Marianne Rowden is President and CEO of American Association of Exporters and Importers (AAEI). Ms. Rowden has extensive experience in representing importers and exporters on a wide range of trade compliance issues relating to the entire global supply chain, from sourcing goods and trade security to customs entry and delivery of goods to customers.
In addition, Ms. Rowden serves as an Adjunct Professor at The John Marshall School of Law and has lectured on customs, international trade and transportation topics for AAEI, the Council of Logistics Management, the Transportation Law Association, and the Transportation Law Institute.
What is AAEI?
AAEI was established in 1921 to represent importers in reaction to the codification of anti-dumping laws in 1916. Later, the organization’s focus expanded to also include representation of exporters. We are recognized as technical experts in day-to-day facilitation of trade. Our key advocacy areas are trade compliance, facilitation of trade agreements, supply chain security and product safety. Many of our members represent highly-regulated industries, such as pharmaceuticals, aerospace, automotive, agriculture, and electronics.
What is your role at the organization?
I will celebrate my ten-year anniversary with AAEI this December. I joined AAEI as General Counsel in 2004 and then became President and CEO in 2008. In this role, my daily activities include attending congressional hearings, preparing comments in response to major trade-related legislative and regulatory issues, staffing AAEI committees, and speaking at educational events and conferences. I also get to do some cool things, like participating in the Private Sector Consultative Group to the World Customs Organization (WCO) and testify before Congress on trade legislation.
Underlying these duties, however, I have a responsibility to ensure that AAEI runs properly, that we make payroll, and that we raise sufficient funds to continue our work. At the end of the day, we are a business.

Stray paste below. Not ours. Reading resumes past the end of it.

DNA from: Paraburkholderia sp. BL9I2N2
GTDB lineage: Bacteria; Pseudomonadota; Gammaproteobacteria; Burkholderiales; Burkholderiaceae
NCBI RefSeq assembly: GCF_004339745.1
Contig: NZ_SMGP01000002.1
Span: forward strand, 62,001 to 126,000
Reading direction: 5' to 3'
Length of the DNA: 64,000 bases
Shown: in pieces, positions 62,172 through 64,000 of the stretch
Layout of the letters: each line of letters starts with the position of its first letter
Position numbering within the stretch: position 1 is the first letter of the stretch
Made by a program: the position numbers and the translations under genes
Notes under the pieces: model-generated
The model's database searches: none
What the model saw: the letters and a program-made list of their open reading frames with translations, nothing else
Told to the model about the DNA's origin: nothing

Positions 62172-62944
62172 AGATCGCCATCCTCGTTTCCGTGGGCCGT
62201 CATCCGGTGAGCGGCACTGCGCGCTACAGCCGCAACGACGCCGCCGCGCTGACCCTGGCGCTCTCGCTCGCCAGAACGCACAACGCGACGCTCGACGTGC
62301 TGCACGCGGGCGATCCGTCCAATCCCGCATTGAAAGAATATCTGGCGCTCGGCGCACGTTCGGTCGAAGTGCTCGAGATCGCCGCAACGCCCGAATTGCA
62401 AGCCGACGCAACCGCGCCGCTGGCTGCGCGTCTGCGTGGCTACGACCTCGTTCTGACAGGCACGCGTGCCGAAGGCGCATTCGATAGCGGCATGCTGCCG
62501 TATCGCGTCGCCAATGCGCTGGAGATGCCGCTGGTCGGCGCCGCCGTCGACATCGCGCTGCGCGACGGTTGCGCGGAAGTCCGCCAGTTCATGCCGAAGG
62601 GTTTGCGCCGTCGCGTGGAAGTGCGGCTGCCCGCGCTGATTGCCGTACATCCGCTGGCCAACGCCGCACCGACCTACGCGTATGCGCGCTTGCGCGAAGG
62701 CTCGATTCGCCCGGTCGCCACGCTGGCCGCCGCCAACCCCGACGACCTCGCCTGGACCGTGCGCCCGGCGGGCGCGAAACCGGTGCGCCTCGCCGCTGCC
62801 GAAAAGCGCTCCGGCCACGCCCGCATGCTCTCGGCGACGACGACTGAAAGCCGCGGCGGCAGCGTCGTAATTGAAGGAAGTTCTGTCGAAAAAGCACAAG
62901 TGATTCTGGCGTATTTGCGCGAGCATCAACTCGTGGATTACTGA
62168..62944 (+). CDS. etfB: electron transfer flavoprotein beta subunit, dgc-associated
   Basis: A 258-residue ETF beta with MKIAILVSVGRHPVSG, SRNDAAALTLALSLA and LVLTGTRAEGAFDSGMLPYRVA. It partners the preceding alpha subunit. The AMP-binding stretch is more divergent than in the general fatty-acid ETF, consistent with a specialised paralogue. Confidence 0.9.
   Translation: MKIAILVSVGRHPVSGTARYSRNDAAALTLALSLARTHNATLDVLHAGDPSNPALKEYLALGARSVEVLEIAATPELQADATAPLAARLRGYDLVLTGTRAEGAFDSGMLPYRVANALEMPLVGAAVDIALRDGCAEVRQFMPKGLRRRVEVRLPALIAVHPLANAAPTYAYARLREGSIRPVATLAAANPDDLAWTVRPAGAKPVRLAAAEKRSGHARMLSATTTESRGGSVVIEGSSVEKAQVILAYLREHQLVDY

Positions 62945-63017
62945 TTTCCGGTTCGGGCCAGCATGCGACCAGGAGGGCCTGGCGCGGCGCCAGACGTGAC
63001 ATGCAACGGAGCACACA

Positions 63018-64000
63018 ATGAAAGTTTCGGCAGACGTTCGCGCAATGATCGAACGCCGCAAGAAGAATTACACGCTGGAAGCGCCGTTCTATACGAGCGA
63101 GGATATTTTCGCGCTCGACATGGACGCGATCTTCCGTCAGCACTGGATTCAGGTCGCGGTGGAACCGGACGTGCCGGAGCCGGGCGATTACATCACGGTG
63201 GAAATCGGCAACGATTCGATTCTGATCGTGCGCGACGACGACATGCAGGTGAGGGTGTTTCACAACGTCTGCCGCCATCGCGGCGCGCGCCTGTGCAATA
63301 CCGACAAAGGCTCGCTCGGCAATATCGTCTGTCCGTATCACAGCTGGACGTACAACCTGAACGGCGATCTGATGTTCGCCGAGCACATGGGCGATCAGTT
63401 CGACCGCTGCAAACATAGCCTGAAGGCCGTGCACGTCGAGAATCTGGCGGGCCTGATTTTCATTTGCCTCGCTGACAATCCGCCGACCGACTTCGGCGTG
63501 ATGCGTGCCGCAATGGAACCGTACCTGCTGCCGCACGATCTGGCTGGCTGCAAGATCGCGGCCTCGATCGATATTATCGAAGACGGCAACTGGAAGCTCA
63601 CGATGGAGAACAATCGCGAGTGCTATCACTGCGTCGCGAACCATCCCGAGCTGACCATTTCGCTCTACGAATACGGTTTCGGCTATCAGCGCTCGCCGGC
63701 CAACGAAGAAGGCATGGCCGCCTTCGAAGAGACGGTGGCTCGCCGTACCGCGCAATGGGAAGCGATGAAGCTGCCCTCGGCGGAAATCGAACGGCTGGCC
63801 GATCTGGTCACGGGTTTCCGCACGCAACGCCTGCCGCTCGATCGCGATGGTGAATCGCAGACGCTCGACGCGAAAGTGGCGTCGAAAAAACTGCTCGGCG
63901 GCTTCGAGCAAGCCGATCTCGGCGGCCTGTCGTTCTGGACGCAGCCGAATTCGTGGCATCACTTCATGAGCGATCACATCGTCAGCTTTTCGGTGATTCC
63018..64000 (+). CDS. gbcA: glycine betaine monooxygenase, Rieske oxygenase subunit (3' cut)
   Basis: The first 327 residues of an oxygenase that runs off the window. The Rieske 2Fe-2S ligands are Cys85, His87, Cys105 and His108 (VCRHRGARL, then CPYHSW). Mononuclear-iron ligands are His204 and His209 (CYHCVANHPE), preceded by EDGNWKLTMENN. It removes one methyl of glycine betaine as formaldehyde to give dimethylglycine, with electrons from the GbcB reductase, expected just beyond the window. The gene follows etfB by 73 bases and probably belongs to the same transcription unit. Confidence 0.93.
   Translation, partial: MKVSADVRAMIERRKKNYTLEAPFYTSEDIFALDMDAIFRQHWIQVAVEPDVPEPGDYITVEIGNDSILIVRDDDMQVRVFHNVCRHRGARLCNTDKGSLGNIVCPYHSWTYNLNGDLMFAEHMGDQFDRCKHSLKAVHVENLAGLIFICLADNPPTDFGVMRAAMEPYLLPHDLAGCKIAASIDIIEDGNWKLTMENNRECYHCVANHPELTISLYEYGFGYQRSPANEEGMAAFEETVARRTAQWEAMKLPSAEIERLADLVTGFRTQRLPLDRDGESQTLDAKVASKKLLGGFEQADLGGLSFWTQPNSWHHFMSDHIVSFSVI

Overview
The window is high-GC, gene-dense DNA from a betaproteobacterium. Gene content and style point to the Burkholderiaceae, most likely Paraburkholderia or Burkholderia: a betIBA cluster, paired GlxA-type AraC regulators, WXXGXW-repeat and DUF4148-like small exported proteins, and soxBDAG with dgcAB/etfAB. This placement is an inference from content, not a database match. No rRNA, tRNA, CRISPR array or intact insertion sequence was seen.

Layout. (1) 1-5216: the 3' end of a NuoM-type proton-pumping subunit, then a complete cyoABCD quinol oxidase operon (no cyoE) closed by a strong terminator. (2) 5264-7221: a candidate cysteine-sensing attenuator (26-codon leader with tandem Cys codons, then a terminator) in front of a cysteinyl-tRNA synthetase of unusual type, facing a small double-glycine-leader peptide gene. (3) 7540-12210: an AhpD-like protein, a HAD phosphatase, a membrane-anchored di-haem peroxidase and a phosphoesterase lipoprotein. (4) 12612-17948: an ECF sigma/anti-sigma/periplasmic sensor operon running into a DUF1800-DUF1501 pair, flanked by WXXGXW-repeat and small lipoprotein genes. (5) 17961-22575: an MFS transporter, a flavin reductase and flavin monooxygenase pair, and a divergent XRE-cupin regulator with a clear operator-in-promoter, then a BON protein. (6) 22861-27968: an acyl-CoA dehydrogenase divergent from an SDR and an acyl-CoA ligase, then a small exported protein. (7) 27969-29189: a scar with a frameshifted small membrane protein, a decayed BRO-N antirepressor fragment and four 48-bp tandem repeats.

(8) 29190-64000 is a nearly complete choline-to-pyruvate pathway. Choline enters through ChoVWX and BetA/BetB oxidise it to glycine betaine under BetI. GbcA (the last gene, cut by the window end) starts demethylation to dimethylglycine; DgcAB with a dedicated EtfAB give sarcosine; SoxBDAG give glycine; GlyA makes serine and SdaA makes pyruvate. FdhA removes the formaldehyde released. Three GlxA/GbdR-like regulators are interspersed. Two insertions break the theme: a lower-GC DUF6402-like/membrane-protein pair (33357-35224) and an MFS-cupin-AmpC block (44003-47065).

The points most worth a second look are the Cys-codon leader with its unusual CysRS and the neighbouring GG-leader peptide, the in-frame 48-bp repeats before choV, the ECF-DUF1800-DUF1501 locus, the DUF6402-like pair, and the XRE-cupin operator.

How did you get involved in international trade?
My career has been, as for many of us, a result of accidents and plans that got modified along the way. At college, I was always intrigued by comparative public policy classes. During school, I interned with Norman Levy, who was a chair of the New York Senate Transportation Committee and also for Eliot Engel, at the time a member of the New York State Assembly. After law school, I worked with a law firm that represented shippers sued by defunct trucking companies during the industry deregulation. While there, I routinely drafted Supreme Court briefs and then would watch oral arguments. After the case concluded, the firm held what we called “post-mortem lunches” with all the attorneys involved to discuss the case. It was phenomenal training.
Later, I joined Katten Muchin Rosenman in Chicago as part of their international trade practice. As part of a large law firm, I was exposed to large clients which required developing expertise in a broad range of matters.
What is your opinion of the U.S. export control reform?
I give a lot of credit to President Obama for doing it and think it will end up being one of the Obama Administration’s highlights. I think the success of the reform is due, in large part, to the contribution of Kevin Wolf, Eric L. Hirschhorn, and Brian Nilsson – who really are a dream team of trade experts that made the reform happen. On the other hand, I wonder whether enough changes have been made to address new world phenomena, like cyber theft, that pose a threat to the idea of export controls.
In your opinion, what are some issues that will effect the development of international trade in the next years?
As for the U.S., we need to ensure that our companies are able to compete on an international level. Whether we are successful will depend on the country’s leadership.
On a global level, the most worrisome development to come out in the past weeks is India’s blocking of the WTO’s Bali Agreement**. India’s leadership does not seem to understand how much they have to gain from this agreement. What concerns me is that India’s undermining of the WTO’s multilateral trade regime could bring about segmentation of the trade rules, where, instead of uniform rules, we will end up with distinct trade regimes dictated by different countries or regions. So, we may end up with separate Russian, Chinese, or American sets of trade rules.
**India refused to sign the WTO Bali Agreement demanding a parallel agreement allowing developing countries more freedom to subsidize and stockpile food. The WTO Bali Agreement aims to streamline customs rules for WTO signatories and is projected to add $1 trillion and 21 million jobs to the world economy.
Funny moment or memory?
Walking alongside former DHS Assistant Secretary Michael Jackson escorting him for his keynote luncheon address at an AAEI conference, talking business, and not realizing I was walking into the men’s bathroom.